Four options for expanding Isle of Wight bus garage
Published 3:14 pm Thursday, September 14, 2023
Isle of Wight County Schools is proposing four options — ranging in cost from $2 million to over $10 million — for expanding its bus garage.
The School Board voted in February to approve a capital improvements plan listing the renovation or replacement of the school division’s circa-1955 bus garage as its No. 3 priority, behind school security upgrades and replacing Westside Elementary.
County supervisors in May adopted a 10-year plan that allocates $2 million for the bus garage in fiscal year 2028-29. That dollar amount “may be a little low,” IWCS Fleet Supervisor Andrew Sullivan told the supervisors at a Sept. 7 joint meeting of the two boards.
Only one of the five work bays in the current building is large enough to fit Isle of Wight’s newest 77-passenger buses, necessitating that some of the division’s mechanics work outside in the elements when that bay is full. The $2 million-plus project slated for funding would entail adding an additional bay to the current 8,400-square-foot building.
A more involved and costly plan, Sullivan said, would be to build a new eight-bay garage nearly twice as large as the current one for $7.5 million.
A third option, he said, is to build a 16,500-square-foot garage with 10 bays for $10.5 million, which would be large enough to potentially also service the county’s non-school vehicles.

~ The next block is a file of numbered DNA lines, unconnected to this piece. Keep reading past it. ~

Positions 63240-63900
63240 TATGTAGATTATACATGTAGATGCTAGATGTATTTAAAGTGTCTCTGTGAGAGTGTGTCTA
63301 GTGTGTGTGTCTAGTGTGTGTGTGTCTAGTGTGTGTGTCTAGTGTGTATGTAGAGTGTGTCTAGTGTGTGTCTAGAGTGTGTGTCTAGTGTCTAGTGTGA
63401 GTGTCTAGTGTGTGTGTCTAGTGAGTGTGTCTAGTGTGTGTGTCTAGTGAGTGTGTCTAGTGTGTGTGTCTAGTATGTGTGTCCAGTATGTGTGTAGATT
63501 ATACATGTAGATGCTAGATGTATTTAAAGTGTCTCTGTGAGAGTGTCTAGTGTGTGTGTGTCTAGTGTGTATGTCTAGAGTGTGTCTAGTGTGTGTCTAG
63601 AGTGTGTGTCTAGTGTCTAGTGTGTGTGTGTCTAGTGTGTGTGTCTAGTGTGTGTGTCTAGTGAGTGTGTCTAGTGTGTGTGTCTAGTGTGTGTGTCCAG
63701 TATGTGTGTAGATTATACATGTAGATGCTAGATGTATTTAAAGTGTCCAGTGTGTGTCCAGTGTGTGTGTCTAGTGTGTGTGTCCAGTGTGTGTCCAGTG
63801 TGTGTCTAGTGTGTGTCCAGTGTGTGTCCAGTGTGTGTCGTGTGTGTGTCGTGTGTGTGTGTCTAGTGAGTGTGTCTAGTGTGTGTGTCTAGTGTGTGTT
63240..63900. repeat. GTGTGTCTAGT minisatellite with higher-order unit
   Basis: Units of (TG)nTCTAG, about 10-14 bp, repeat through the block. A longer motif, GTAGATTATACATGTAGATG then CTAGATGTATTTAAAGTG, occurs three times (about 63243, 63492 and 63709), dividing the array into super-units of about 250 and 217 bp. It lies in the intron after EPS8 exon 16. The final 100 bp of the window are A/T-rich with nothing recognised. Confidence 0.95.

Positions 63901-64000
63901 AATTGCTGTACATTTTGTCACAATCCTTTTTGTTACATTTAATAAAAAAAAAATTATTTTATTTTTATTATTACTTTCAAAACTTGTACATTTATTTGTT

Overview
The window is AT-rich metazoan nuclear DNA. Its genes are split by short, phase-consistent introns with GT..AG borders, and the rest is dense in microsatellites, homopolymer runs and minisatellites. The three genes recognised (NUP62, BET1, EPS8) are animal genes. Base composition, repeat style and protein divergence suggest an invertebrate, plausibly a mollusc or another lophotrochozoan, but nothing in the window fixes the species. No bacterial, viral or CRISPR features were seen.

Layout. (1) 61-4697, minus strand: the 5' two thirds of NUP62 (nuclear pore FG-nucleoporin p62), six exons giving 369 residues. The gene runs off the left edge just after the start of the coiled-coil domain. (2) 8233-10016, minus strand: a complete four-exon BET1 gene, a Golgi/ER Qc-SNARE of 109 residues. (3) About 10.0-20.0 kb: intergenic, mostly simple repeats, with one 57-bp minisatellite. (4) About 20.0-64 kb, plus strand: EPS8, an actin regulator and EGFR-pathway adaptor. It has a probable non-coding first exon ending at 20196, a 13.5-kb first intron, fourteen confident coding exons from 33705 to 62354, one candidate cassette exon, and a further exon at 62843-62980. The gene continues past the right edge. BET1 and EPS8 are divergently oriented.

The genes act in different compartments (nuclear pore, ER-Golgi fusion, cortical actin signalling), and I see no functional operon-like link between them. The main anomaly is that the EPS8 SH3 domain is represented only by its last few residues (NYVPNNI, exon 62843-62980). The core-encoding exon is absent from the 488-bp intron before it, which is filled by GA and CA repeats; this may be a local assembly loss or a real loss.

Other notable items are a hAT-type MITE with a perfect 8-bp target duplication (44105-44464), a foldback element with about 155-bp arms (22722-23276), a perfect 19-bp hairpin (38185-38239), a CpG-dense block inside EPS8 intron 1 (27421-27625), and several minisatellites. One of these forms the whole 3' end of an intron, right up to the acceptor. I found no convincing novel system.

The fourth option, which carries the highest upfront cost, is to “fully integrate” the $10.5 million building with Isle of Wight County, meaning the county would essentially become a customer of its school system for maintenance and repairs to its non-school vehicles. This would entail the added cost of hiring additional mechanics to service county vehicles, Sullivan said, but the facility would eventually become “completely financially self-sufficient” from the revenue from the county.
The county, he said, would save money by using Isle of Wight County Schools’ in-house mechanics rather than outsourcing repairs to a for-profit business.
For example, the school division’s mechanics can do light-duty service on an M2 freight liner truck for about $480.
“If you took it to a large truck company in Chesapeake, they’re going to charge you about $1,300 so that’s a pretty significant cost savings,” Sullivan said.